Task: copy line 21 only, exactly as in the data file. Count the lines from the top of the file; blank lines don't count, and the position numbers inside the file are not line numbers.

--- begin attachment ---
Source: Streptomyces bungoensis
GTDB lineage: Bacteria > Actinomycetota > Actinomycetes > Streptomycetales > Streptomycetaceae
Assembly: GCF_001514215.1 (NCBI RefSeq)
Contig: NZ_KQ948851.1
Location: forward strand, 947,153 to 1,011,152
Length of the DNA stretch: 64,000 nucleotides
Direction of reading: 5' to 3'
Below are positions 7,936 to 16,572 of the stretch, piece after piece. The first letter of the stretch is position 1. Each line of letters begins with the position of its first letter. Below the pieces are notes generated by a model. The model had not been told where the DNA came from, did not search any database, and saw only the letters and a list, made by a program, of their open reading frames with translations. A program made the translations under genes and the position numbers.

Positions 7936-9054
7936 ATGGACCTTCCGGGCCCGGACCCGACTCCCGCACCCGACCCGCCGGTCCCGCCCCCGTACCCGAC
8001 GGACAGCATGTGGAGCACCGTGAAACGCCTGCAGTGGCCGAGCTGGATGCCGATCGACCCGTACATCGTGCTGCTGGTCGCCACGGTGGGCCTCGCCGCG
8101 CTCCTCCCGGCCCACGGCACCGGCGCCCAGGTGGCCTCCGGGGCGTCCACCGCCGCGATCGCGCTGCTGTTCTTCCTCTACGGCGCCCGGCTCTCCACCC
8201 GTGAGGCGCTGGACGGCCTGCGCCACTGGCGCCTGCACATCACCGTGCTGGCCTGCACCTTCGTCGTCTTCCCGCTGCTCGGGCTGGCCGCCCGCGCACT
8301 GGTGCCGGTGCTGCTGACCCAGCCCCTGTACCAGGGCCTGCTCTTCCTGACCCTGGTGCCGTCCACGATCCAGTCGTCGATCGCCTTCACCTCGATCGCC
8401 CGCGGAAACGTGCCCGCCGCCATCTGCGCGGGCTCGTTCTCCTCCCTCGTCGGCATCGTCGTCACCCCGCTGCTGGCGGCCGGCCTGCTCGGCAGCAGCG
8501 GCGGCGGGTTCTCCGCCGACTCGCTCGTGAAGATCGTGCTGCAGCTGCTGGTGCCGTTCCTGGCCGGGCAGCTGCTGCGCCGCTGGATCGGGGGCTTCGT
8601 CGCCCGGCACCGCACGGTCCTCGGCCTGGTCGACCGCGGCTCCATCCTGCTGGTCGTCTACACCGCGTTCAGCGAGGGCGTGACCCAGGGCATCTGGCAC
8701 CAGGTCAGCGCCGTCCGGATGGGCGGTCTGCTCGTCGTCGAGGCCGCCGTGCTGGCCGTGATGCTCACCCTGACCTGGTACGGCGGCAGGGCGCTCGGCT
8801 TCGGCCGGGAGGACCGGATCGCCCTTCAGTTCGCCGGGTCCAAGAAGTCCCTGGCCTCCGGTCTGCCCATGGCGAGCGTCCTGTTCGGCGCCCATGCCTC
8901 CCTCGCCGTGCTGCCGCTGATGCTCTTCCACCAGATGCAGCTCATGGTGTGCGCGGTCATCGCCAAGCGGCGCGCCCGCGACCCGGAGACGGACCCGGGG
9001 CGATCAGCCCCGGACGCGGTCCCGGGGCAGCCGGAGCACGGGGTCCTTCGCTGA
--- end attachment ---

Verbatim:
9001 CGATCAGCCCCGGACGCGGTCCCGGGGCAGCCGGAGCACGGGGTCCTTCGCTGA